Earlier this month, we uncovered proof that Yamaha was planning a new YZF-R7 model for 2022. The new R7 was certified with the California Air Resources Board with a 689cc engine, likely the same CP2 engine powering the MT-07, leading to some debate whether a new Twin-cylinder bike would be worthy of the YZF-R7 name, or even as as a potential replacement for the now discontinued R6. The news also led some to wonder whether an R9 is in the works, using the MT-09‘s 890cc Triple.
Yamaha has been granted a 2022 CARB certification for one its most iconic model names: the YZF-R7. We know this because Motorcycle.com‘s very own Dennis Chung stares at CARB filings like other people stare at artwork. For anyone who has followed Yamaha’s sportbike history, the R7 holds legendary status as the ultra-rare, 750cc four-cylinder the company used to go Superbike racing with names like Haga, Gobert, and many others. Hearing of the model name’s revival, then, is understandably exciting.
It’s all relative. How good or bad a thing is all depends on the competition, doesn’t it – a thing that’s kept us employed and entertained for more than a few years now. Competition is good for business; MO comparison tests usually always draw in more eyeballs than single-bike reviews. In a perfect world, we’d gather up all five or six contenders in a given class for a week-long flog over hill and dale and racetrack. But in the real world of today, well shoot – it looks like our Top Five most-read comparisons of 2020 are only two bikes each.
After 21 years, Yamaha has announced the venerable YZF-R6 will be discontinued after the 2020 model year. This coming on the news today of the V Star 250, Bolt R-Spec, XSR700 and XSR900, Super Ténéré ES, FJR1300ES, Star Venture, and XMAX all continuing on for 2021 with what basically amounts to, as we say in the moto-journo biz – Bold New Graphics (BNG).
Don’t you ever get tired of reading track comparisons from guys that are riding at international race-winning levels? From guys who have been racing their entire lives and who drag elbow like it’s their job (literally)? Me neither, but the guys here at MO and I thought there might be someone out there who could appreciate insight from what a novice track rider might experience when comparing some of the latest 600-class supersports. The two most recently updated of which happen to be the Yamaha R6 and Kawasaki ZX-6R.
There seems to be much doom and gloom in the motorcycle industry surrounding the state of sportbikes these days. We keep hearing about dropping sales and shifting consumer interest, which will combine to turn the sportbike as we know it into a museum piece one day, gone the way of the Dodo bird.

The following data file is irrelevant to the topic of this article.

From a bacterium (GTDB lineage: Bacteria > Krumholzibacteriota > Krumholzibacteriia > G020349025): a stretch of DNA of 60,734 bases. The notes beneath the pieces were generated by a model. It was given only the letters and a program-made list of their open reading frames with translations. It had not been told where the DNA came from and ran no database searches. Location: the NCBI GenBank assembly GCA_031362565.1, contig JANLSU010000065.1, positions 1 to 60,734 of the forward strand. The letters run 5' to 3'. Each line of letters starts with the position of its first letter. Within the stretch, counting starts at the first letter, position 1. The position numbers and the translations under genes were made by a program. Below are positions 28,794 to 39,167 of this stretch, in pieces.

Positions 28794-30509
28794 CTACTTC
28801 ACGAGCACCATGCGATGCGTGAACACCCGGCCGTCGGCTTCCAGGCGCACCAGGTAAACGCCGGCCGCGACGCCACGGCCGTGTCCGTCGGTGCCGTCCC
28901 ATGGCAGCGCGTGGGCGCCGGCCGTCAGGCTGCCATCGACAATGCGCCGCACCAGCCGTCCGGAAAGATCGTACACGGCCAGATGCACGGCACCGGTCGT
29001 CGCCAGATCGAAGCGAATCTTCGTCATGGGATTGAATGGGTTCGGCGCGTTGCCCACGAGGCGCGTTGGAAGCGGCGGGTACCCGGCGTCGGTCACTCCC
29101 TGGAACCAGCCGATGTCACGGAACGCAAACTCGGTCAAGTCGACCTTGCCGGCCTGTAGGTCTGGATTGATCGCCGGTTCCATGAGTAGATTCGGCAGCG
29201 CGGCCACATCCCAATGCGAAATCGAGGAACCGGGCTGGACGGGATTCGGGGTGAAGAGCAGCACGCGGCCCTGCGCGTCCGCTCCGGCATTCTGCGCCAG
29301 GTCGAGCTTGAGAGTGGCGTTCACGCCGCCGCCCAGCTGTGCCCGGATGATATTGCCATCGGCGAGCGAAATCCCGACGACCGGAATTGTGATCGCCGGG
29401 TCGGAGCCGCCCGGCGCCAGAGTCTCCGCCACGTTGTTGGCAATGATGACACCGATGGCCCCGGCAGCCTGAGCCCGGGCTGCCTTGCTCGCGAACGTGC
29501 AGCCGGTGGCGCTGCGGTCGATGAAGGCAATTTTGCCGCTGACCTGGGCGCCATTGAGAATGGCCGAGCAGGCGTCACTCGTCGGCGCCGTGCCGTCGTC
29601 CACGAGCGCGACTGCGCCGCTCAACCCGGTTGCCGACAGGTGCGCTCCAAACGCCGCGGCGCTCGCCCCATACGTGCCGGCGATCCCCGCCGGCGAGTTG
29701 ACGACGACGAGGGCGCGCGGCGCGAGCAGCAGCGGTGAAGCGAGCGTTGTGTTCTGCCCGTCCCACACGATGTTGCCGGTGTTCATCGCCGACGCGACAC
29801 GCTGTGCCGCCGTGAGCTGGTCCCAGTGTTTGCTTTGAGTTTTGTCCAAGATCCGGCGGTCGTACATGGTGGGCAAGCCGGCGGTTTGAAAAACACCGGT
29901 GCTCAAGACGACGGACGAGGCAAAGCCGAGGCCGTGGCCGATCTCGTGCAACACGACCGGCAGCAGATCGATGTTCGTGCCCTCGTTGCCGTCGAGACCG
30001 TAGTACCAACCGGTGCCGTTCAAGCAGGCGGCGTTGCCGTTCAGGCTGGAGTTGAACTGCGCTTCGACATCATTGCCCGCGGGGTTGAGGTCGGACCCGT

During the media launch of Yamaha’s significantly updated R6 at Thunderhill Raceway, the bikes were fitted with the GYTR Communication Control Unit (CCU) first available on the high-end YZF-R1M. This electronic device logs data incorporated from a GPS sending unit and the bike’s ECU that allows riders to analyze braking, throttle position, gear indication, as well as other data that can be helpful in evaluating performance of both bike and rider.
At long last a “new” 2017 Yamaha YZF-R6 is here! And in case you don’t know already, the rumors are true: Yamaha’s R6 shares the same inline-Four as the last generation R6 – but you know what, who cares? I sure didn’t as I was flogging the R6 near 16,000 revs before tapping the quickshift-enabled shifter to engage the next gear.
By now fans of the middleweight sportbike class are well aware of Yamaha’s new 2017 YZF-R6. A bike long overdue, the R6 borrows some styling and technology from its R1 big brother. With a fresh new look and a host of electronics that top the middleweight class, I’m really excited to throw a leg over it. And in fact, by the time this list is published, I’ll have just finished riding the new R6 at one of California’s best racetracks, Thunderhill Raceway. My First Ride Review of the bike will be up shortly, but in the meantime, here are eight things you didn’t know about the 2017 Yamaha R6.
Next week (Wednesday, to be exact) I’ll be riding the new, 2017 Yamaha YZF-R6 (look for my review Friday). Now, because we’ve already featured the 1999 R6 in a past Church feature, this week we fast forward to the second-generation R6, which our own John Burns got the chance to ride in late 2002. A sharper tool than the original R6 as far as racetrack chops go, after reading this piece stay tuned to my review of the 2017 model to compare and contrast. Something tells me the two models will be very similar in many ways…
At EICMA 2016, Yamaha’s YZF-R6 made its European debut. No big whoop for those of us in the U.S., since we already saw the new Yamaha at the bike’s world debut last month at AIMExpo. Of course, the Europeans had to have the last laugh, and today at EICMA Yamaha announced it would be returning to the World Supersport championship as a factory effort in 2017, and debuted the WSS-spec R6, too.
The announcement of the 2017 Yamaha YZF-R6 – with new electronics but the same ‘ol engine – should be considered a jolt of excitement for the supersport world. While it’s a little disappointing to not see any engine upgrades for 2017, the fact the bike is getting any updates at all is a positive sign. And if you’re a little let down by the new R6 like I am, at least the updated appearance of the Yamaha is stunning.